While the first half of the album has all the anthems most people would know (Alive, Evenflow, Black, and Jeremy).  The second half of the album seems to be about really digging into that darkness–more of the songs are describing a state of mind rather than telling a story, as if all the feelings have been accessed and we’ve reached the height of the storm, with “Deep.”  Again, it’s very much like Therapy, with “Oceans” reminding us that we’re in a safe place, and the chance of reconnection with others  as the reason to go through all this angst.

And we end at “Release” which is the prayer for Release, to his Dad, who has taken a godlike figure in Vedder’s head.   In the middle of this album Vedder mentions that he’s on a window-ledge, and in this song he is stepping away from the ledge–the self-destructiveness is gone, at least for now, and he waits for release.  It really sounds like someone who’s been through all this emotional trauma reaching a revelation–of being too tired to be self destructive anymore, and just letting go.  Also, because of all we’ve been through up to this part of the album, this release feels earned–he’s done the work to get there.

Honestly, I believe that the conceit of this album works beautifully, at the end of it I feel like I’ve been on an emotional journey.   That’s how Ten is so very different from its imitators, Ten feels sincere, it sounds like guys getting things off their chest, sometimes long-held secrets, in a non-judgmental space.  Compare this with Live or Nickelback, where there is no level of revealing the self, of looking inward, or of confessing anything, it turns into pointless fist-pumping music that ultimately gets very silly and pretentious.  That’s what people hated about grunge, that tail end, with fake emoting and phony suffering.    What I’m asking you to do is to forget the grunge style for the space of this album, and listen to it just like a work of art.  There’s stuff there for you, I promise.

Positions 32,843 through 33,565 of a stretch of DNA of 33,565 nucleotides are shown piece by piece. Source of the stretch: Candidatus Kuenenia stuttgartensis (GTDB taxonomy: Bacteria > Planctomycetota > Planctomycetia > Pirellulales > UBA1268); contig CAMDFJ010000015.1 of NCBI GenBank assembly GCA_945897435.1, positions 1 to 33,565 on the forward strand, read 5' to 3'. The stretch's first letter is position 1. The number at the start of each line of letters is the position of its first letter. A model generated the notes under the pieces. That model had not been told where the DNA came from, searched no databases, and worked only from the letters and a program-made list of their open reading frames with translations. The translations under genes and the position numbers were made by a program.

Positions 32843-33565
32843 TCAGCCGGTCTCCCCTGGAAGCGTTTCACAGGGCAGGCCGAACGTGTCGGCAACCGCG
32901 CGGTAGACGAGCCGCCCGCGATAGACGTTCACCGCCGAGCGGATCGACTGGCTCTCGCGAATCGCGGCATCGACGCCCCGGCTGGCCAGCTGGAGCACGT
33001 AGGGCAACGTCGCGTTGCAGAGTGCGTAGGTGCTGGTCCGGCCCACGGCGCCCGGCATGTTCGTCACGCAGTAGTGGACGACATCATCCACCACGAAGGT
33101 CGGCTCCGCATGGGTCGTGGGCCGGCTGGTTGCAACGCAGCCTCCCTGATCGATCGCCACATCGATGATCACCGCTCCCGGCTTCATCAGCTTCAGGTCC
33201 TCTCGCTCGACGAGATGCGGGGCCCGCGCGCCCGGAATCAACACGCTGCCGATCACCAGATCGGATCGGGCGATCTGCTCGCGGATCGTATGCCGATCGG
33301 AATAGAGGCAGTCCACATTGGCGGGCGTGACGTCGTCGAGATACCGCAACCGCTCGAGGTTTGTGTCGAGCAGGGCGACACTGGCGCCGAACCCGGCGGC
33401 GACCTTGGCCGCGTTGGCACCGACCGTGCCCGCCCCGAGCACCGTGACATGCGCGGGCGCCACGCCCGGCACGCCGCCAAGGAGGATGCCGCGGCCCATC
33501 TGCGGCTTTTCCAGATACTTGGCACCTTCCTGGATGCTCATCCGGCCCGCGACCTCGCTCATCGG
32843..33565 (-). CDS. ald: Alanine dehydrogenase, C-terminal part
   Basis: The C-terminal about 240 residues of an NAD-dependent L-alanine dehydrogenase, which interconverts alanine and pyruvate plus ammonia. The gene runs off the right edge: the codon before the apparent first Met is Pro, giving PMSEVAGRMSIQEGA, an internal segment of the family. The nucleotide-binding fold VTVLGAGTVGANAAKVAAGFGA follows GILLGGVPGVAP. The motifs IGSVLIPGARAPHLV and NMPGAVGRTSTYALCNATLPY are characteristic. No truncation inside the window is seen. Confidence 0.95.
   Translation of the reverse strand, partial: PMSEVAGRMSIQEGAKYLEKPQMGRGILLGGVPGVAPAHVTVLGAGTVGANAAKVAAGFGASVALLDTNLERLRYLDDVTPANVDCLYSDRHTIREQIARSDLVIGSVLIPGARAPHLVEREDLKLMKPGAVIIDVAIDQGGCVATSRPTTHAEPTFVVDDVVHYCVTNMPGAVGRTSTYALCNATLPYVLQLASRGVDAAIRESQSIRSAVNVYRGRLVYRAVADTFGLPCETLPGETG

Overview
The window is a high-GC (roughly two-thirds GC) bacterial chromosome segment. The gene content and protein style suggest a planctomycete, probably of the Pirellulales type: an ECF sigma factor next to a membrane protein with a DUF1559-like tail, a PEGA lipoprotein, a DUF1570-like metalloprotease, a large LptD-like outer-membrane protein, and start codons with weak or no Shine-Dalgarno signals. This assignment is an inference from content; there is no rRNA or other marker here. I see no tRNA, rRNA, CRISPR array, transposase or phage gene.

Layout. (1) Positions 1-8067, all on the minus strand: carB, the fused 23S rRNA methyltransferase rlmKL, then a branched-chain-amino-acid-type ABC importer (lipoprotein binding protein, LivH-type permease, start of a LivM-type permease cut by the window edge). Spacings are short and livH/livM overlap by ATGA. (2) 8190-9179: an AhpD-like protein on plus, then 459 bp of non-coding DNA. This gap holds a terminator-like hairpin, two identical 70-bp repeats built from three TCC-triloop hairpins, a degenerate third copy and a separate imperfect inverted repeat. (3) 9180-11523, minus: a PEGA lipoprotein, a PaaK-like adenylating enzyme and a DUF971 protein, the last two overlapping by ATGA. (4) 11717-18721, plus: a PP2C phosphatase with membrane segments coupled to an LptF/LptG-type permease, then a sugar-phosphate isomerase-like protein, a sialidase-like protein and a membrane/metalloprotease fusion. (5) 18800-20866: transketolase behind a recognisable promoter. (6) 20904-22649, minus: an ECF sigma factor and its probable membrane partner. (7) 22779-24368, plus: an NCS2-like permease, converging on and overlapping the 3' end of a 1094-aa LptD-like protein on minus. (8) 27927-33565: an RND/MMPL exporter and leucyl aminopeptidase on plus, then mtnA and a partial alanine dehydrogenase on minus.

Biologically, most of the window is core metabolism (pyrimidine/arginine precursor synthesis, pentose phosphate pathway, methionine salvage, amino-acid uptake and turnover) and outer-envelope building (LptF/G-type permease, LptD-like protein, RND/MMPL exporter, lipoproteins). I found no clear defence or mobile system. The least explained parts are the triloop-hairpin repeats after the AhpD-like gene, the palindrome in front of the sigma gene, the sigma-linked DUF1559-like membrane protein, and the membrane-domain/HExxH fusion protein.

One thing I do have to say is that while I say that Vedder is expressing all this stuff, it’s clear here that the whole band is involved in this statement, and if there ever was a band that grew to function as a support system, Pearl Jam would be it.  It’s funny that almost from the very beginning Pearl Jam were seen as the sell-out band, and that somehow sticks to them to this day, despite the fact that their pop-culture moment was very uncomfortable and rather short lived.    You can’t have catharsis through MTV or with an audience of ten million–it’s too impersonal, and I feel like, Pearl Jam, at heart, were a band that really would have been much more comfortable being a higher end local band that did gigs around Seattle.  Not a bar band, but with an audience small enough that they can connect to them more.

Also, I have to say the remastered edition takes away the one problem I had with the original, which was the sludgy sound (honestly, it sounded like Pearl Jam had put a sock over the microphone or something).  Really good.